Emergency shutdowns in compressor stations cause fast transients in the operating conditions. The paper and presentation will address the physics of compressor surge, as well as the physics that have to be modeled to describe the system behavior during these fast transients. Sample calculations are presented. Surge avoidance generally falls into two classes: Avoidance of surge during normal (slow) process changes and surge avoidance during fast transients, which, far example occur during emergency shutdowns. In this paper, data from a compressor that surged during an emergency shutdown are presented. The data are analyzed to determine the effects of surge and the rate of deceleration. The issue of the rate of deceleration, in particular for different drivers, is discussed. A model to simulate shutdown events is developed and possible simplifications are evaluated. The compression system is analyzed, thus verifying the model and the simplifications. The impact of piping geometry, valve sizing, and instrumentation on the results are also covered.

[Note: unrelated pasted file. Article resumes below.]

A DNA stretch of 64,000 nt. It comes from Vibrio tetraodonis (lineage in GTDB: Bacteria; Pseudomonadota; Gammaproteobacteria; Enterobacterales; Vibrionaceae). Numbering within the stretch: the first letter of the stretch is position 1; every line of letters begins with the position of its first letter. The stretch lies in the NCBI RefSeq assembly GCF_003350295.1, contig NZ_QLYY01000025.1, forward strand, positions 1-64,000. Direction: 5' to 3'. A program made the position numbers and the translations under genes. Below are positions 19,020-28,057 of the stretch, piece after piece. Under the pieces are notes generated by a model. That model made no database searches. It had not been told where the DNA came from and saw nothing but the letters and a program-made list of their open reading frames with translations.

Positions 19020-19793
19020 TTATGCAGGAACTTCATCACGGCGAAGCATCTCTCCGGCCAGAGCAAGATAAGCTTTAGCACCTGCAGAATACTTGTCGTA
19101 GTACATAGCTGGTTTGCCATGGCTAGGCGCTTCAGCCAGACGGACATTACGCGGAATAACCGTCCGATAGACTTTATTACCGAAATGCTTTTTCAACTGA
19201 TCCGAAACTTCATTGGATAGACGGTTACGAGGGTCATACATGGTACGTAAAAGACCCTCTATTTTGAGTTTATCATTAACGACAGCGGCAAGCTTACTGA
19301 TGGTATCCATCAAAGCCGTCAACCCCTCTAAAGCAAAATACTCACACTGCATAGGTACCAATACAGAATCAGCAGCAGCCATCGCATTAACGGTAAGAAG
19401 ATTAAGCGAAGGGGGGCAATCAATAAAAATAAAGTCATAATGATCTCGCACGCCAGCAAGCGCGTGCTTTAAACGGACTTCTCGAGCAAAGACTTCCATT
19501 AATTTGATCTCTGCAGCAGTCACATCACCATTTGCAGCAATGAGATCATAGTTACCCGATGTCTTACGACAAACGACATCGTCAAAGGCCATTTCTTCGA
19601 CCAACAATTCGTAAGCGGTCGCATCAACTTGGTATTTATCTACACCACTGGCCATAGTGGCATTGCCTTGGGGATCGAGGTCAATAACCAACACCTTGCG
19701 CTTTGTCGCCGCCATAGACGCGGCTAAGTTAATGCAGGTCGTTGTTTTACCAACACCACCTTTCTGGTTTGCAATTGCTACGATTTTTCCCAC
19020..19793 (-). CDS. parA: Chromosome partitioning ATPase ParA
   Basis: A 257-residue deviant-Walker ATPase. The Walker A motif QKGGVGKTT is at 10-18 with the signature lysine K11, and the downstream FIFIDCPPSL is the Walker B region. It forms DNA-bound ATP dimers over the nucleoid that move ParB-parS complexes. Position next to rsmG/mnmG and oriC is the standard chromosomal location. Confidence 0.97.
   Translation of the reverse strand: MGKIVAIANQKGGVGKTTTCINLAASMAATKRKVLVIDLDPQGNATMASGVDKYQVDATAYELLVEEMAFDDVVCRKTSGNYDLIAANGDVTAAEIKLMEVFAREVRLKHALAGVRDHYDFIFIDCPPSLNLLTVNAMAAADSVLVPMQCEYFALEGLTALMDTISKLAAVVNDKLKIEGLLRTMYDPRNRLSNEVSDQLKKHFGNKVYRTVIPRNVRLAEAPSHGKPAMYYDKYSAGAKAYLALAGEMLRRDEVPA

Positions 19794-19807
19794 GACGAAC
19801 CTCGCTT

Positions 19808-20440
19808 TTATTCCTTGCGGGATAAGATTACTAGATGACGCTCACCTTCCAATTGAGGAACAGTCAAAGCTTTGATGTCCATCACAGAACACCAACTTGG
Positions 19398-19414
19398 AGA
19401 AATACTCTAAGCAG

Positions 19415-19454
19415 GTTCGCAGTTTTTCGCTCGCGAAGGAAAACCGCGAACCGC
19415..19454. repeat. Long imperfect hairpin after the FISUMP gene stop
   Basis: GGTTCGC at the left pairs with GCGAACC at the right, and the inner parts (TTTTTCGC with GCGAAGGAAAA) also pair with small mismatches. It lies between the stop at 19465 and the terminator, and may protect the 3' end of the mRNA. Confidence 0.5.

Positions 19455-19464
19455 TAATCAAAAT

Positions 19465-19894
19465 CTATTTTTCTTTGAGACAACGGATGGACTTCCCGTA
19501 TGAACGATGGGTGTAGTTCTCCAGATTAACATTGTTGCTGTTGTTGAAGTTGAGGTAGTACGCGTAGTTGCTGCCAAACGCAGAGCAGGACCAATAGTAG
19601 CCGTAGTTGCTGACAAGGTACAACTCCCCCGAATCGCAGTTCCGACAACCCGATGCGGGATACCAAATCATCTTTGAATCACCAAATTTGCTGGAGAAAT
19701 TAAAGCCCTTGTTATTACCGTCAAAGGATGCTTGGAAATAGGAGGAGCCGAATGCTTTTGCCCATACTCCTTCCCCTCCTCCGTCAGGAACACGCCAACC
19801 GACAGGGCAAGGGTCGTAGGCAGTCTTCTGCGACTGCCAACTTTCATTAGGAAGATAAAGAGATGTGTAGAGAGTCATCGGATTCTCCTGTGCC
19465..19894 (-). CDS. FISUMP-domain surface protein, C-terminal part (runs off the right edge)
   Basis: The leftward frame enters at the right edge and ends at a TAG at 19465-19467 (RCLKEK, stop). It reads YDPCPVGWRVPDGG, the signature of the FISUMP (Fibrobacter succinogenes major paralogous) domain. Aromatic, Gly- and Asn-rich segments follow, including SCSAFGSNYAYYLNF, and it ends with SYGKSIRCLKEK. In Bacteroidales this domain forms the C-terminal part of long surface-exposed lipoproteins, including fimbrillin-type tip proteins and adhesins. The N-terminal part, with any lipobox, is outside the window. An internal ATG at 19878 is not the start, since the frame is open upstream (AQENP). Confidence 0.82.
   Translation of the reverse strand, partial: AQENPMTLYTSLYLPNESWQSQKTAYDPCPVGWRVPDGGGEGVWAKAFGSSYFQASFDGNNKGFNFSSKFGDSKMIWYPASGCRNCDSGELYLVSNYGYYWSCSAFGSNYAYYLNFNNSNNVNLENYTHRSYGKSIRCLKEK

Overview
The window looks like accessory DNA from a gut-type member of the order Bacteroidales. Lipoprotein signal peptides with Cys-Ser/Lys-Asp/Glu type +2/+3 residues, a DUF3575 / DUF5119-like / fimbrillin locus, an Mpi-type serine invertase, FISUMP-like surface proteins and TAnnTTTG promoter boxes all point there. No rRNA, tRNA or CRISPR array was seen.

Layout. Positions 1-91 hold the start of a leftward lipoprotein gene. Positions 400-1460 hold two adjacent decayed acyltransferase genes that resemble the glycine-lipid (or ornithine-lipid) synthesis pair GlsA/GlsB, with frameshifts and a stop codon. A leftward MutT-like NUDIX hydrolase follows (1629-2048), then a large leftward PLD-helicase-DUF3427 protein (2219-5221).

A centrifugal compressor, operating within a compressor station (Figure 1), will exhibit a stability limit that prevents it from operating at conditions that require a flow lower than the flow at said stability limit (Figure 2). The stability limit is usually referred to as surge limit, because once the compressor operating point crosses the surge limit, the flow through the compressor will reverse. This can cause damages to the compressor. It is important to note that surge is a dynamic system behavior, that follows from the interaction of a centrifugal compressor (expressed by its head-flow characteristic) with the pipes, valves, coolers etc. of the compressor station upstream and downstream of the compressor. The possible operating points of a centrifugal gas compressor are limited by maximum and minimum operating speed, maximum available power, choke flow, and stability (surge) limit (Figure 2). Surge, which is the flow reversal within the compressor, accompanied by high fluctuating load on the compressor bearings, has to be avoided to protect the compressor. The usual method for surge avoidance ("antisurge-control") consists of a recycle loop that can be activated by a fast acting valve ("anti-surge valve") when the control system detects that the compressor approaches its surge limit If the surge margin reaches a preset value (often 10%), the anti-surge valve starts to open, thereby reducing the pressure ratio of the compressor and increasing the flow through the compressor. The situation is complicated by the fact that the surge valve also has to be capable of precisely controlling low. Additionally, some manufacturers place limits on how far into choke (or overload) they allow their compressors to operate. Properly designed centrifugal compressor systems can provide an extremely large operating range, that is further enhanced by the appropriate use of recycle systems.